We all know that right-wingers often won't acknowledge the same basic set of facts as the rest of us. But the right doesn't just look at major news stories and disagree on the facts -- it also has a separate set of top stories that are unknown to the rest of us but are, to the right, harbingers of the end of civilization as we know it. Right now, several such stories are arousing anger on the right. They are:
* Reports that a teenager sexually assaulted two students in separate schools in Loudoun County, Virginia. As the right tells it, in the first of these assaults, the assailant was a"skirt-wearing male student" who described himself as "genderfluid" and who committed the assault in a girls' bathroom, just as the county was considering a rule allowing students to use the bathroom of their choice.
* Claims that Dr. Anthony Fauci personally approved extremely cruel scientific and scientifically unnecessary experiments on beagles.
* Allegations that the crowd at the January 6 Stop the Steal rally occupied the Capitol because they were goaded to do so by a provocateur who's being protected by the FBI.
Right-wingers think the existence of a provocateur on January 6 exonerates all the arrested participants (even though the participants were adults with free will who, if the story is accurate, were encouraged but not forced to become a rioting mob). They think the experiments partly funded by money from the National Institutes of Health are among the many signs of Dr. Fauci's limitless depravity (even though when Snopes looked into an earlier version of the story in August, it could find no evidence that Fauci had any personal involvement in the approval of the experiments, and even though it could find no evidence of animal cruelty.) They think the Loudoun school bathroom policy is linked to the assault even though it's unclear whether the assailant was actually a "skirt-wearing male student." (No one claims the assailant was dressed in a "genderfluid" was for the second incident, which took place despite the fact that the alleged assailant was wearing an ankle monitor.)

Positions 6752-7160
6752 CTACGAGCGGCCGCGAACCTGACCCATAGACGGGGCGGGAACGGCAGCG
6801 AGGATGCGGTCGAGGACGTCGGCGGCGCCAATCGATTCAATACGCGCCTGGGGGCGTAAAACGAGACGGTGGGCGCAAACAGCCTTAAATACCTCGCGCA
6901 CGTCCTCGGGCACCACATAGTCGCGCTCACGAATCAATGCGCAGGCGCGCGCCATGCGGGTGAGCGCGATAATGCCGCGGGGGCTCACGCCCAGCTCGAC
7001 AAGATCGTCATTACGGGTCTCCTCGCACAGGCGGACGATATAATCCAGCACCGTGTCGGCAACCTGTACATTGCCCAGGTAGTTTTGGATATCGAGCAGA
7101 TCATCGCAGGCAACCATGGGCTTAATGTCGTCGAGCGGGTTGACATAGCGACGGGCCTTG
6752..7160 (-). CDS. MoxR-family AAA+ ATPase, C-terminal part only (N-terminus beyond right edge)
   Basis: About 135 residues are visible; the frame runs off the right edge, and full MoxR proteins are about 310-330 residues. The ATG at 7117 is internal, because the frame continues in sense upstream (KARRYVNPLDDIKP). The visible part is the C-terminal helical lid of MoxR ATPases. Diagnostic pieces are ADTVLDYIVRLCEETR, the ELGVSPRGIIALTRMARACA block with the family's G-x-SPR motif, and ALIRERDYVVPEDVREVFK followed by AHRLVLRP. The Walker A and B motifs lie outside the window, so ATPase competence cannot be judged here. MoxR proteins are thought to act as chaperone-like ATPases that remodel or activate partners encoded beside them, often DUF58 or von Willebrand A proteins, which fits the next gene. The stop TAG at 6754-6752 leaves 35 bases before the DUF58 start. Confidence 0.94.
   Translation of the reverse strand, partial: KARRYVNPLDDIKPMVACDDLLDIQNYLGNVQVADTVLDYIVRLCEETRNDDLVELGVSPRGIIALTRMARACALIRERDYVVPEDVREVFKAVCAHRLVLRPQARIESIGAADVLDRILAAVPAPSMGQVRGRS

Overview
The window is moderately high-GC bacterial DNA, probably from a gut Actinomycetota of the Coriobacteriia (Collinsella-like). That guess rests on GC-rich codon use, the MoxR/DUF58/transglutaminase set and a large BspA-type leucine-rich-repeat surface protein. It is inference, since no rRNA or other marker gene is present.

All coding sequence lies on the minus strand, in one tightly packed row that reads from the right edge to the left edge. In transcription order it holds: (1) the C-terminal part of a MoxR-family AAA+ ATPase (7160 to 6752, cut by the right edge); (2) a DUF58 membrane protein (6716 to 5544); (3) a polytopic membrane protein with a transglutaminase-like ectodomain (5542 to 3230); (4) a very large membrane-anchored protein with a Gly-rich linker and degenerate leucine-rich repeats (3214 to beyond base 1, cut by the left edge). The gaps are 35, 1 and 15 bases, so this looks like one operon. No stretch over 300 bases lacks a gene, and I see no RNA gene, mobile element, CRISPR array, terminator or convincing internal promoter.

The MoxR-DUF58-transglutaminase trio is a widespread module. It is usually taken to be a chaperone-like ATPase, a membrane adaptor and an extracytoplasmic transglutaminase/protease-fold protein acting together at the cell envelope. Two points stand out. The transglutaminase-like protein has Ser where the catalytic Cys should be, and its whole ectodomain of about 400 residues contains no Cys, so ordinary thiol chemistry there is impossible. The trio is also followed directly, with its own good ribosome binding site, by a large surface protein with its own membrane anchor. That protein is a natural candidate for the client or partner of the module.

These are huge stories on the right. If right-wing voters turn out in big numbers for Glenn Youngkin in the Virginia governor's race or donate large amounts of money to Trumpist, Fauci-averse candidates, these stories are among the reasons why. And yet if you get your news from the mainstream media, you probably aren't aware of them at all -- which means that virtually all the available information on the stories is slanted or distorted in a way that favors the right.